Laboratory Investigation on the Behaviour of an Overconsolidated Expansive Clay in Intact and Compacted States

Natural climatic phenomena and human activity frequently cause disorders in the masses of fine-grained soils characterized by very significant volume variation as soon as the conditions of their equilibrium are modified. A better description of the behavior of fine-grained soils can be seen with respect to drying-wetting cycles. This paper presents a series of laboratory test results obtained on a heavily overconsolidated expansive clay, for which significant damages frequently appear in road and motorway infrastructures, in urban public utilities, as well as in civil and industrial low-rise structures. The effects of compaction and drying-wetting cycles on the mechanical parameters of this clay are analyzed to establish a predictive model of the soil movement following the in-situ water table variation. Comparative analysis between the deformability and strength characteristics of the clay in intact and compacted states are then presented. Tests results show that the values of the geotechnical parameters derived from these tests are depending on some experimental aspects such as the compaction energy, drying time, initial deformability and soil saturation. In all cases, the behavior of intact and compacted clay samples is governed by the same laws of compressibility and consolidation, shrinkage and swelling as well as shear and failure.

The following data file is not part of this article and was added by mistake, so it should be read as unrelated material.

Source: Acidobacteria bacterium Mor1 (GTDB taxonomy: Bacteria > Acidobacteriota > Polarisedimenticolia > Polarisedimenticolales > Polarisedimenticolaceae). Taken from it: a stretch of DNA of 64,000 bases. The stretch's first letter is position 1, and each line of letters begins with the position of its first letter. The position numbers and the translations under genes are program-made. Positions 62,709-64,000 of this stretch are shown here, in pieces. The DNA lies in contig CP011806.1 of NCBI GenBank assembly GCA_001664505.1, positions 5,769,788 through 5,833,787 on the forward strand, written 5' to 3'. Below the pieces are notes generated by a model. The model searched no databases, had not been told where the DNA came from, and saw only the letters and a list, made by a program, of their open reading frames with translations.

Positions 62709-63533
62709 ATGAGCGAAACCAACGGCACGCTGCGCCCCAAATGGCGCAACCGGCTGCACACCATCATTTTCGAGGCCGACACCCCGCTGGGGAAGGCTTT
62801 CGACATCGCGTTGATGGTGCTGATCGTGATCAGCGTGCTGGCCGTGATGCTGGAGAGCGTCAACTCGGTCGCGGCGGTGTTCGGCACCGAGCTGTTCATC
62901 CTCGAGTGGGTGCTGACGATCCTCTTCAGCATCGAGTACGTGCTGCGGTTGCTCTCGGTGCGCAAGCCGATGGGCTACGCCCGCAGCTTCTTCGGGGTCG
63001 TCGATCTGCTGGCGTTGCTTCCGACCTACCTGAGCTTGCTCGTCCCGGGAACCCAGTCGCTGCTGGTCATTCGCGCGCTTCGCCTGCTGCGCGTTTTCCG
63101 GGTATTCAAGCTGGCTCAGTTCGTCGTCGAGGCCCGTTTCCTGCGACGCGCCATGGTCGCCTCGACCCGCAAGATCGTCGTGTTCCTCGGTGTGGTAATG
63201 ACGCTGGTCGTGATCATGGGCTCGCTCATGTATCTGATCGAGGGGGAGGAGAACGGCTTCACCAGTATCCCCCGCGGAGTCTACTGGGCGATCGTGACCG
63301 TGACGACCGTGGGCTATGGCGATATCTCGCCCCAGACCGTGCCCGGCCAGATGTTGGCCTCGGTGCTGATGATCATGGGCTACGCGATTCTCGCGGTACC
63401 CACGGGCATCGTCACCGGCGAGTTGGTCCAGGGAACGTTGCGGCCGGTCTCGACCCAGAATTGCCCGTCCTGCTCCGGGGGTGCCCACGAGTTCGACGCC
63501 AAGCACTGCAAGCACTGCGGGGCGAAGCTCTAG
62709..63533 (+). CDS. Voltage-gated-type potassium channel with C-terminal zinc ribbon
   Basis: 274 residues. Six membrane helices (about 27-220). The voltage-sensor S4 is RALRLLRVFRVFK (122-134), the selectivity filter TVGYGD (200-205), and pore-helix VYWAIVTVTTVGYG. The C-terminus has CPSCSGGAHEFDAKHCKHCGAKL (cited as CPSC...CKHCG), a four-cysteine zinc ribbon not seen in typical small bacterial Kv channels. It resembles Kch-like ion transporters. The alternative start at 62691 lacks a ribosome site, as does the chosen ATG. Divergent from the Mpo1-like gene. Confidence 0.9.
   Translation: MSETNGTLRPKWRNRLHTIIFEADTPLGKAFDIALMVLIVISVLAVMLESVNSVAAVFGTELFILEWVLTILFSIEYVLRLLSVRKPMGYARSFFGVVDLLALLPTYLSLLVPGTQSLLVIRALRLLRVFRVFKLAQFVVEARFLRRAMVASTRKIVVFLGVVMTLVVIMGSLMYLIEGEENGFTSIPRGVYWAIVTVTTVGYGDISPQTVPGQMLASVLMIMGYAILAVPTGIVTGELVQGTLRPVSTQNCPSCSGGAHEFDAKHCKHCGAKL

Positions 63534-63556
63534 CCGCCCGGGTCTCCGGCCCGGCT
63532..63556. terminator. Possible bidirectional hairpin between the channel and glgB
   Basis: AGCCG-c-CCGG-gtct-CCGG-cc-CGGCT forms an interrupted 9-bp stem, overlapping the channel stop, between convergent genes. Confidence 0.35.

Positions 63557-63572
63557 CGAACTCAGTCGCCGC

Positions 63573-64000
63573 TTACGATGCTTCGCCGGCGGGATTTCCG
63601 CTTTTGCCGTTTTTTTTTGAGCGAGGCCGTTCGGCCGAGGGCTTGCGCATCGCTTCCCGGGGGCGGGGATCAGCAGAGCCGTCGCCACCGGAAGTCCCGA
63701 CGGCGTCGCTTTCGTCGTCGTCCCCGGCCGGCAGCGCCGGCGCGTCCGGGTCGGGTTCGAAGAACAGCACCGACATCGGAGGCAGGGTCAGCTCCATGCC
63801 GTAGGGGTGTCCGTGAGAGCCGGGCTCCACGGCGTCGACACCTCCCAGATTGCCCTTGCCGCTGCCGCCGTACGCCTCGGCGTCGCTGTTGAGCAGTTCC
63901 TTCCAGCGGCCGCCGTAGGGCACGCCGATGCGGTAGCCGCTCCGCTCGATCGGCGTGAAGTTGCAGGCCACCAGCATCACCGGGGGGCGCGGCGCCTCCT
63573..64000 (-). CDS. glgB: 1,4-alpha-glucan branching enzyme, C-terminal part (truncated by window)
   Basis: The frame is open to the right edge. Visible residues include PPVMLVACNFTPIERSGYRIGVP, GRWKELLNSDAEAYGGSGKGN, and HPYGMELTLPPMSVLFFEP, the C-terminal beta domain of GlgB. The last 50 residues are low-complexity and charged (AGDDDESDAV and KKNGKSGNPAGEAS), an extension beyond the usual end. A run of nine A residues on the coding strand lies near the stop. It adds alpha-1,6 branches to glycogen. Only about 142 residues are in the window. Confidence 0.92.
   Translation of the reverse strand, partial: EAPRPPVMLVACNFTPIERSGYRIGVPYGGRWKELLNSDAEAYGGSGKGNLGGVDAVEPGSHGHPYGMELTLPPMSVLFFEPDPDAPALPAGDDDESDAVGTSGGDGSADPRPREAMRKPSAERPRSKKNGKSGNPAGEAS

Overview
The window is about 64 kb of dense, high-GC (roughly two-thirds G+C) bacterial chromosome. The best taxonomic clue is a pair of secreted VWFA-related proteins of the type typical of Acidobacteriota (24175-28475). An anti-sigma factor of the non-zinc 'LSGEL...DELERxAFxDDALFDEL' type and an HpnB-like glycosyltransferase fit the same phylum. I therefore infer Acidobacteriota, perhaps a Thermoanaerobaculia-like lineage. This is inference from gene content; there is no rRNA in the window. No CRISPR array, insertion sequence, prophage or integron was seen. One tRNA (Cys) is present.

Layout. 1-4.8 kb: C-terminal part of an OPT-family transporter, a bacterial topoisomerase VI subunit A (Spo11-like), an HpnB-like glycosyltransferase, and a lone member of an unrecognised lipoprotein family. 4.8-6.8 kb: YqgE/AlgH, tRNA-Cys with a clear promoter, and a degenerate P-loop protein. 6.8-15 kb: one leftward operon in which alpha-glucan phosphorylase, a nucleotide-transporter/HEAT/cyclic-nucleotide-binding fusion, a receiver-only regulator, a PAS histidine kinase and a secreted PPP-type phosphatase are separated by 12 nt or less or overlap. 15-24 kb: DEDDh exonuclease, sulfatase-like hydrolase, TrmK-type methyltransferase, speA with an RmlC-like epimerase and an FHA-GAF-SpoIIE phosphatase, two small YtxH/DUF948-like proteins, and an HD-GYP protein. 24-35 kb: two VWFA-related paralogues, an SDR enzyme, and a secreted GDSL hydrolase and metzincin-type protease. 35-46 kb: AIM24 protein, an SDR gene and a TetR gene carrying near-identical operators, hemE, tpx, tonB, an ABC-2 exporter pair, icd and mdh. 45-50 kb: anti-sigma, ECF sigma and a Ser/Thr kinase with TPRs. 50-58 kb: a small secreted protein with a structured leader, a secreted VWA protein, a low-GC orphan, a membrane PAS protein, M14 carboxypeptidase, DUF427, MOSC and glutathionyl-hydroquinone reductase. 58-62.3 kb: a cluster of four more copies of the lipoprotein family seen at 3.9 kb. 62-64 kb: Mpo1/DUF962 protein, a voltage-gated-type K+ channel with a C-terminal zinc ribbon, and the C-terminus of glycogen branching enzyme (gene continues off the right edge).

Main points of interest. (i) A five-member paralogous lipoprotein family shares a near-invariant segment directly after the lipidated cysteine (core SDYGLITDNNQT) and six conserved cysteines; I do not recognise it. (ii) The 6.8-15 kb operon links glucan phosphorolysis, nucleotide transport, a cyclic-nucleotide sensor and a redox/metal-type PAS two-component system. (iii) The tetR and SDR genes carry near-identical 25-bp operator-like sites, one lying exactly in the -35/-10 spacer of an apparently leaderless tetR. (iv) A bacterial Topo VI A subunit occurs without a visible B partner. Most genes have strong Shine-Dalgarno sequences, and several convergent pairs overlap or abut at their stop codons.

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  • Accession Number: 01663456
  • Record Type: Publication
  • Files: TRIS
  • Created Date: Mar 21 2018 10:13AM